Dave Housley is the author of Ryan Seacrest is Famous and one of the founders of Barrelhouse magazine. While the Sandusky scandal unraveled, Dave, a Penn State employee, wrote what I thought was the most thoughtful and insightful pieces of writing I’d read about what it was like to be part of the Penn State community. Now, he and his coeditor Sheila Squillante, a senior lecturer in the Penn State English Department and a graduate of Penn State’s MFA program, are compiling their own essays with the work of others into a new book entitled Notes From Inside a Burst Bubble: Penn Staters on the Penn State Scandal. I asked Dave some questions about the book, and here’s what he said:
What will we see inside this book?
It’s a collection of writing by “inside Penn State” people – faculty, staff, alumni, students, and people who live here in State College – about the Sandusky scandal and what it was like to be a part of the community as the whole thing unfolded.
It’s not a football book or a Joe Paterno book or even a Sandusky book – I think it’s a book about identity. In my essay that’s included in the book, I wrote: “We are Penn State. So the question is this: are we who we thought we were?” You won’t see excuses or explanations. Nobody is defending what happened or the people involved or even the school itself.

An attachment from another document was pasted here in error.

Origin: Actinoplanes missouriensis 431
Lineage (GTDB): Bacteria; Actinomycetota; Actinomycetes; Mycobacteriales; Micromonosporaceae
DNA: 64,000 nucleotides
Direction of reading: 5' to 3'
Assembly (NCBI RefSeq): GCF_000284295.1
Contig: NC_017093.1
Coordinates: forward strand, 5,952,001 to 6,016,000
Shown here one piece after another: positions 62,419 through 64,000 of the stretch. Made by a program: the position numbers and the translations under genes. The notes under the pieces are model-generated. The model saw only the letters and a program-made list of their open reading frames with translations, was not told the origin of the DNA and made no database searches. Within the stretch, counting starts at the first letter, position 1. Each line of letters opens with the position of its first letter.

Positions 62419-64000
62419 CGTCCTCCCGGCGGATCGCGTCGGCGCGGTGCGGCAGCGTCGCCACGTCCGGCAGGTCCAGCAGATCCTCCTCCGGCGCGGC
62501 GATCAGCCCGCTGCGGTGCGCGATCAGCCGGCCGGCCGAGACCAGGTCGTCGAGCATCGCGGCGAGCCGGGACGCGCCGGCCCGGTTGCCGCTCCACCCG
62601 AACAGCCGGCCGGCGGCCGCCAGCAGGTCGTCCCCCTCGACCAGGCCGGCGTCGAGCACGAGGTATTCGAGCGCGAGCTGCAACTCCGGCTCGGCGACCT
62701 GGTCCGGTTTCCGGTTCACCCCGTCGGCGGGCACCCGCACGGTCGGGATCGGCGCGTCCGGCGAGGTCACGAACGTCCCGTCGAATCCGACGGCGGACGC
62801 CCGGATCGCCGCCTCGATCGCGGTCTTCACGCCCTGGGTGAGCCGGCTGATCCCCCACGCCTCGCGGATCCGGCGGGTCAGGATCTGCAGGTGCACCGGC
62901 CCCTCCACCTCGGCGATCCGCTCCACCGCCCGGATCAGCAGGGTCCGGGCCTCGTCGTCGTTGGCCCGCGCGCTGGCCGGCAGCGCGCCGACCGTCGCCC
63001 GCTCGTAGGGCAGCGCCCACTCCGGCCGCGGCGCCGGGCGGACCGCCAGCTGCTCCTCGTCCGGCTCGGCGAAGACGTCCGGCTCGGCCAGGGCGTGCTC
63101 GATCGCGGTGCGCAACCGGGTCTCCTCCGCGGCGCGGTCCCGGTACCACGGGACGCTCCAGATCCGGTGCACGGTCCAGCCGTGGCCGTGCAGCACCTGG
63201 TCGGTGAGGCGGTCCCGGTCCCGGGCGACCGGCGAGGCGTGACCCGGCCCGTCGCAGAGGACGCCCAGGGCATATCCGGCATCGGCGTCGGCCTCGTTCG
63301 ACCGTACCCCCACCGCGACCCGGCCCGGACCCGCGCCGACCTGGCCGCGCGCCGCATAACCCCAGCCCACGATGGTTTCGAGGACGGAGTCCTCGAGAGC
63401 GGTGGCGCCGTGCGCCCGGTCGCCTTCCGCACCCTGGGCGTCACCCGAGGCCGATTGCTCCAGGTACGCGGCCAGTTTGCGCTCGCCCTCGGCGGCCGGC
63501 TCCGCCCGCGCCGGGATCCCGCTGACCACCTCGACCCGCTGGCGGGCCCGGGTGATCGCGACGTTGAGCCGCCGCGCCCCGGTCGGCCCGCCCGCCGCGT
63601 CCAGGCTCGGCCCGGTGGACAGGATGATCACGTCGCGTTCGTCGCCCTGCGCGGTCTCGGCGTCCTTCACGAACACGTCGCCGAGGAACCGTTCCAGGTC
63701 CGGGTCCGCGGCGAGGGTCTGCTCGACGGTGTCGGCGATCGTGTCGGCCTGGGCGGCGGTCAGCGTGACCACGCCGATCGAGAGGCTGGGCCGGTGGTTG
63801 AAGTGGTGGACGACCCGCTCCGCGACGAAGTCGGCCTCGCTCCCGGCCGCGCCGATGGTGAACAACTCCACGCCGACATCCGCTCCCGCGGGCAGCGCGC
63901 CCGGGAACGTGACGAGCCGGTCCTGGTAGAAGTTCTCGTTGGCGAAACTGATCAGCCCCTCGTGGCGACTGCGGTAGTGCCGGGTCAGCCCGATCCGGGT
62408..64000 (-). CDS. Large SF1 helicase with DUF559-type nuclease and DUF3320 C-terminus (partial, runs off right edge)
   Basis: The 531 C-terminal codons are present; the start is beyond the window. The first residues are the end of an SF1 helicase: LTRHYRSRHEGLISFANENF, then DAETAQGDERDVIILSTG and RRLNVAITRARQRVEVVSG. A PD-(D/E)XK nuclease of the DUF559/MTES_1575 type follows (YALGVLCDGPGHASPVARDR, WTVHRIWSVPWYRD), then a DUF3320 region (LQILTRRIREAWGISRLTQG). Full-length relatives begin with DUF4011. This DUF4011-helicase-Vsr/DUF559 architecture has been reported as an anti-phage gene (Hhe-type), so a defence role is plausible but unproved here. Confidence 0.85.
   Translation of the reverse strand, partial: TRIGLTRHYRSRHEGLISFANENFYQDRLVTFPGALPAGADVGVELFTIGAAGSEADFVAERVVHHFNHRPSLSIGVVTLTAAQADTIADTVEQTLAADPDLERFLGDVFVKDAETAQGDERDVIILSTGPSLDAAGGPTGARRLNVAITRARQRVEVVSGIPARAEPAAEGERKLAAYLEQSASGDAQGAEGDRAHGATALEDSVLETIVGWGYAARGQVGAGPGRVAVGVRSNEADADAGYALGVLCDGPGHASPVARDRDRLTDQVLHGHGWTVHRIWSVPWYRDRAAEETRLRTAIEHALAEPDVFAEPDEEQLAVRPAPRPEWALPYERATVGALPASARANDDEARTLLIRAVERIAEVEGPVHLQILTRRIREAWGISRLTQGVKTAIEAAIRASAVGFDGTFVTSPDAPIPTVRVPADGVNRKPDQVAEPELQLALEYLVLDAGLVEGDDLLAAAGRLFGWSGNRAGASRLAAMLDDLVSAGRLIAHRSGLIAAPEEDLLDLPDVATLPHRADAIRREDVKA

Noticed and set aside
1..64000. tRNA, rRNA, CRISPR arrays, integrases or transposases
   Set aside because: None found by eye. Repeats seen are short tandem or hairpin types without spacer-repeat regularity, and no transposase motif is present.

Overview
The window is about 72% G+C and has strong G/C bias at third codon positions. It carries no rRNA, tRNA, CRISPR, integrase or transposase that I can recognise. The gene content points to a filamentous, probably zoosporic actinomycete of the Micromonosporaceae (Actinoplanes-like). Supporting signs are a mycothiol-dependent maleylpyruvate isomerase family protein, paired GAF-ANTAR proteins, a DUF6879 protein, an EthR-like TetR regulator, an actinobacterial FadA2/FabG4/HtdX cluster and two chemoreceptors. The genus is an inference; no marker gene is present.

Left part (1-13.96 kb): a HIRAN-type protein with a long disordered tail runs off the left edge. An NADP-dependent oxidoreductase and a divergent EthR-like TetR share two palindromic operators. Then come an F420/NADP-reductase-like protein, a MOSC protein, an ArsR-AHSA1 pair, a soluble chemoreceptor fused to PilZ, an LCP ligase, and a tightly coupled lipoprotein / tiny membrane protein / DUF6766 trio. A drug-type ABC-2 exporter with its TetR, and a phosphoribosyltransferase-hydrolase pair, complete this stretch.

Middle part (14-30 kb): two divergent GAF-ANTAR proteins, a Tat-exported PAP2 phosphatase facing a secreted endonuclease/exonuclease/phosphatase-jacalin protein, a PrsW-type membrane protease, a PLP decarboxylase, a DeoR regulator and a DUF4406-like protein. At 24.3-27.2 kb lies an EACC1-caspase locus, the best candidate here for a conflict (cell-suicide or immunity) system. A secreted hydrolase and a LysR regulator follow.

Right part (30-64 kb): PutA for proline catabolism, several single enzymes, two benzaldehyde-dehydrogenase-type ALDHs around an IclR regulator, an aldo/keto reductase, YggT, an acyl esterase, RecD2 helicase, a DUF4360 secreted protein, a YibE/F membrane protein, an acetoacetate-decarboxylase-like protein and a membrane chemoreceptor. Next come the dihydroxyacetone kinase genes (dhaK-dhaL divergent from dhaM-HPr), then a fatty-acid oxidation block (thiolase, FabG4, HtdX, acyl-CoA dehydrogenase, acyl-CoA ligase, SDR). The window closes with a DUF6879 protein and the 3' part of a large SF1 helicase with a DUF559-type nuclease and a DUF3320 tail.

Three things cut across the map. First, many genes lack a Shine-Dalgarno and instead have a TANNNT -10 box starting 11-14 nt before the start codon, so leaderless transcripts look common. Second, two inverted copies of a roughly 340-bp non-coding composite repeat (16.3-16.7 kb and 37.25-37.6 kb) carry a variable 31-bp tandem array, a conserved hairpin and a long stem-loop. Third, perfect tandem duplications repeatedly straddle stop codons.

Why did you decide to put this book together?
The original impetus was that there was so much great, heartbreaking, honest writing happening. My friend Sheila Squillante, who works at Penn State as well, and I thought that it would be a good idea to pull all of this stuff together in one place. We had each
written something, and the social media was going crazy with people sharing other essays or blog posts, commenting and building on each other, and we thought, there’s a whole conversation happening here. The idea of the book was to document that conversation.
There are lots of people who lump the whole of Penn State into the scandal, who think that we’re all brainwashed, that we were only worried about the football coach and not about what happened to those kids. I don’t know if this book can change anybody’s mind about that, but I think if you read it, you’ll at least have a sense for how heartbreaking it was here, and how profoundly angry, sad, and affected a lot of people in this community were at the time and continue to be.
What is your connection to Penn State?
I was born here and my wife Lori and I both grew up in Selinsgrove, Pennsylvania. I went to college elsewhere and then we moved to DC for 17 years. Then, four years ago, when my son was two, we started feeling like maybe there was a better place for us to be. We started looking around and fell in love with State College. A year or so after moving, I got a job at Penn State doing web strategy for Penn State Outreach.
To those of us outside Happy Valley, can you briefly explain what the community is like?